FIG. 4 provides an illustration of how the cursor jump and appearance alteration may be implemented by modifying the page selection unit of FIG. 1. The modification comprises the addition of an address gate 70 having inputs coupled to the address information output lines of RAM 54 and decoder 42 and an output coupled to supply selected ones of the addresses to cursor generator 46. Gate 70 is controlled by the signal S15 which indicates proximity of the cursor address to the displayed information address. When signal S15 is low, indicating that the cursor is not near a control symbol, gate 70 couples the cursor address S13 to cursor generator 46 which functions as previously described to cause the cursor to be displayed at the address produced by the remote control unit 60. However, when signal S15 is high (indicating proximity of addresses) gate 70 couples the address of the control symbol produced by RAM 54 to the cursor generator thereby causing a "jump" of the displayed cursor to the symbol address. This jump is illustrated in FIG. 3 by the position of cursor 204' which, as shown, is centered with respect to the control symbol (word) NEXT. To prevent the RAM address from changing after the "jump" signal, signal S15 is applied to an address change inhibit input 55 of the RAM. Accordingly, as long as there is no change in the cursor address signal, S15 will remain high and the cursor will remain centered on the control symbol. If the cursor address changes by an amount such that the true address is outside the address field 206 then signal S15 will go low and the cursor will "jump" to its actual address as determined by signal S13.
To highlight the cursor mode (i.e., its true address versus its RAM controlled address), the signal S15 is applied to a luminance level control input of the cursor generator 46. The generator may include an interruptor or modulator responsive to the signal S15 for altering the cursor luminance signal level thereby causing the cursor to blink when in the RAM addressing mode. This provides a further alert to the user of the system that the cursor is properly positioned with respect to the control word (or other control symbol). In the alternative (or in addition) to blinking the cursor, the cursor generaator 46 may include suitable shape altering circuitry responsive to signal S15 for providing a visible alteration of the appearance of the cursor when in the RAM address control mode. The shape alteration may comprise a change from a "block" cursor (as shown in FIG. 3) to an underline cursor, for example. Another alternative would be to alter the appearance of the displayed word or symbol by applying the signal S15 to decoder 20 to effect a video reversal or other change.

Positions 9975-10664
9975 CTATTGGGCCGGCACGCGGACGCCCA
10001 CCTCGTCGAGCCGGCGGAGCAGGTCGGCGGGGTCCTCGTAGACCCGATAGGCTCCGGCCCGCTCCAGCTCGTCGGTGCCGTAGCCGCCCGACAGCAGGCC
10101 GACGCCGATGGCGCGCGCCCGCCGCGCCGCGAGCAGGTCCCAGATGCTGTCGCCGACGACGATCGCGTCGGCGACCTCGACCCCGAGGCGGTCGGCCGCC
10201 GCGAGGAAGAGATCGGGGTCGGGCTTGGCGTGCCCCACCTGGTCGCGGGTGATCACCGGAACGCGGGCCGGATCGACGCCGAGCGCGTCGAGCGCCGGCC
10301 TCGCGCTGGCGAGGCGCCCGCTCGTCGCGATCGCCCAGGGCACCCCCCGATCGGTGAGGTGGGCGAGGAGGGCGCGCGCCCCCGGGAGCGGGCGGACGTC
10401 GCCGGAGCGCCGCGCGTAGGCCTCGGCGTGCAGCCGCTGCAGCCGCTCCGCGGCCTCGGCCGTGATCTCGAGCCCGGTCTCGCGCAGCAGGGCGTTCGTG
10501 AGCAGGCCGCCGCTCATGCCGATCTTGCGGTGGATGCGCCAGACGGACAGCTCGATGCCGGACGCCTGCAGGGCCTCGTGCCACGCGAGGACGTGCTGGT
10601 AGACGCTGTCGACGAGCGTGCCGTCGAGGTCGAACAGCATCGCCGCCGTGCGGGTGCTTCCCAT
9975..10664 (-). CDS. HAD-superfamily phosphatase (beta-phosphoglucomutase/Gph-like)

It will be appreciated that the principles of the invention are of general utility and may be applied to videotext as well as to teletext systems and to other systems in which a control symbol vocabulary is defined and used to facilitate system information selection or some other control function. The various control functions in the information selection unit may be combined and executed by different structure than that shown. For example, a microprocessor, suitably programmed in accordance with the invention, may be used for providing the RAM read/write control functions as well as the ROM comparison function and the address comparison function and the cursor address decoding function. The remote control 60 may comprise a simply joy stick as discussed or some other means such as a three key keyboard having up/down and left/right rocker type keys plus a "select" key.
|Cited Patent||Filing date||Publication date||Applicant||Title|
|US3482241 *||Aug 2, 1966||Dec 2, 1969||Aviat Uk||Touch displays|
|US4028695 *||Jul 11, 1974||Jun 7, 1977||The Solartron Electronic Group Limited||Data terminals having interactive keyboards and displays and data processing apparatus incorporating such terminals|
|US4167729 *||May 30, 1978||Sep 11, 1979||Environmental Research Institute Of Michigan||Apparatus for obtaining multi-spectral signatures|
|US4213189 *||Jun 13, 1977||Jul 15, 1980||Admiral Corporation||Reactive computer system adaptive to a plurality of program inputs|
|US4232311 *||Mar 20, 1979||Nov 4, 1980||Chyron Corporation||Color display apparatus|
|US4354184 *||Sep 24, 1980||Oct 12, 1982||Siemens Aktiengesellschaft||Display system for localizing regions in a mixed text & picture display|
|US4479197 *||Dec 29, 1982||Oct 23, 1984||Hewlett-Packard Company||Method and apparatus for selecting and setting the mode of operation for a mechanism|